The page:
The Day of the Lord
November 9th, 2008
We are in the season of “special days” both in our church and in our country. Last week in the church was All Saints Day, the day before in our society was participating in Halloween. This week is Veterans Day, and of course Thanksgiving, Christmas, and New Years Day are all coming up quickly, as I’m sure many of you have noticed. Many things revolve around these days, and while there may be a bit of trepidation at getting things done for these days, for the most parts these holidays are days we look forward too. At the very least there is no school, and maybe for some there is no work. In adult bible class we are going through Biblical celebrations, that were part of the Hebrew calendar. These were celebrations, reminder points, of what God was doing for his people. Rash Hashanah is the Jewish New Year, and God’s faithfulness to Abraham when he was about to sacrifice Isaac was reminded. Yom Kippur or Day of Atonement, was a day to remember our sin, and the ways in which God took care of that sin. The Passover was a reminder that God defeats very real enemies, and the list goes on. However, there was another day that that God’s people throughout history have looked forward too. Unlike other holidays, this day was not on a particular calendar, but everyone knew it was coming. This day was a day when God would come in a powerful way, and make all things right. We call it judgment day, and today’s text it is called the “Day of the Lord”. A day when all God will no longer hide himself in such things as Words, Water, and meal. It would be a day when he would be visibly and experientially there for all to see. It would be a day he would judge humanity, and bring home his very own. It is a day we are to be “on the watch for”. The big question is are we ready?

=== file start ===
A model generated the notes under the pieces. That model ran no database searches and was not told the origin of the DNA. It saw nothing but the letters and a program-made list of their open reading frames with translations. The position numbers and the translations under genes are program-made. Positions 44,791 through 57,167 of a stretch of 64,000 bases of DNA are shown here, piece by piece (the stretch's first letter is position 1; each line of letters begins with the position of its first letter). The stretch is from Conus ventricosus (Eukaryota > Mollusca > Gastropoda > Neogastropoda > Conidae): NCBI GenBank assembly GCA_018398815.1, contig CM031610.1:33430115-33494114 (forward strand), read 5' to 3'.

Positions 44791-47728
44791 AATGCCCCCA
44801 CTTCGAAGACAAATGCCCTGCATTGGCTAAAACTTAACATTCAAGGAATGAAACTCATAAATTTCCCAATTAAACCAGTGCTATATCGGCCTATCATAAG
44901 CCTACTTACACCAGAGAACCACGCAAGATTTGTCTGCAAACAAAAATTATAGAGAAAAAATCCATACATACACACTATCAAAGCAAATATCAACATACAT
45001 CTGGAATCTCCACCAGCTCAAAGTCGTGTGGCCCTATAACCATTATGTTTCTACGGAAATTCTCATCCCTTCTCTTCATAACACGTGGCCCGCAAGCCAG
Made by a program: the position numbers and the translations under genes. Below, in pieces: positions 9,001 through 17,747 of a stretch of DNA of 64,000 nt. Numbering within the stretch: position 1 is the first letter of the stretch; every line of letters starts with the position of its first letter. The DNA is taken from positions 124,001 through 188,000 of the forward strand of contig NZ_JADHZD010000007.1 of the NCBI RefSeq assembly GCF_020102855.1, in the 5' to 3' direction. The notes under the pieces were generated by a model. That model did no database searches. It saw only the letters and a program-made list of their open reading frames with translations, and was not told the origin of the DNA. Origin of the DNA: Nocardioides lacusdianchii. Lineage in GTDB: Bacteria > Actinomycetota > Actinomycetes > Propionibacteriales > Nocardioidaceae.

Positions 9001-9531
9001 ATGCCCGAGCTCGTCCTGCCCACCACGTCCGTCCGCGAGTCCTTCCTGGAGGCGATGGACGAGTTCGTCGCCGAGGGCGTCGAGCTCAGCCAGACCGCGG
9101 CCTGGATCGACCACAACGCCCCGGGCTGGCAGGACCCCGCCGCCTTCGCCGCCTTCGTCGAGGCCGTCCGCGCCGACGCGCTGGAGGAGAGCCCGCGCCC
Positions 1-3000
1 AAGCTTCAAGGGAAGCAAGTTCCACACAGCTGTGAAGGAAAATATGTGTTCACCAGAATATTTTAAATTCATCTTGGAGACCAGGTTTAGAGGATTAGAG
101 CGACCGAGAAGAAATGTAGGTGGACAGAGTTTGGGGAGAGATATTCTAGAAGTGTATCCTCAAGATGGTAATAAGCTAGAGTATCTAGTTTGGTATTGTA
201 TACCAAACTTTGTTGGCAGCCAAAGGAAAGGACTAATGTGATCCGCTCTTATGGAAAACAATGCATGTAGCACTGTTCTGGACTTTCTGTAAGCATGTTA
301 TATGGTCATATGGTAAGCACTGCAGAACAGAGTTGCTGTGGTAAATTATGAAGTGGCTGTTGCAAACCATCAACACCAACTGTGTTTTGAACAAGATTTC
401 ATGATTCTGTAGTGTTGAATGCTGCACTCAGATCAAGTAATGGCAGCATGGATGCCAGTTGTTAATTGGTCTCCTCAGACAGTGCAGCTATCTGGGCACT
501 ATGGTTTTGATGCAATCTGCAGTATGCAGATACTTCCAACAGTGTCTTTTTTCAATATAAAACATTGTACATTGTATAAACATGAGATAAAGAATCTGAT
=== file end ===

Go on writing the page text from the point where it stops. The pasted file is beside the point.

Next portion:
The people at the time of Amos, and the five maidens or virgins in our text thought they were ready. In Amos they were still participating in a lot of the religious rituals. On the outside it looked like they were doing the right thing. The 10 maidens or virgins were both awaiting the bride groom. They thought they were ready, but we find out in our text five were not ready. How about us? Are we ready?
In June of this year Thirty five thousand participants, were part of what many believe is the largest religious survey’s ever taken in our country. In this survey religious Americans were asked whether they believe that many religions lead to religious life. Of mainline protestant churches 83% said they thought yes many religious lead to everlasting life. 79% of Roman Catholics said the same thing, and even 57% of Evangelicals, those who believe the Bible to be the inerrant word of God, believe that there are many different paths to eternal life. Now, I think this survey might be skewed in that Christian and non Christian religions are not distinguished. I think a better question would be can you be saved outside of Jesus Christ. Having said that, the gist of the survey seems to bear out that as long as your “somewhat” religious, that’s got to be good for something. Translation, the day of the Lord, is something not to be concerned about and if anything something for all to look forward too.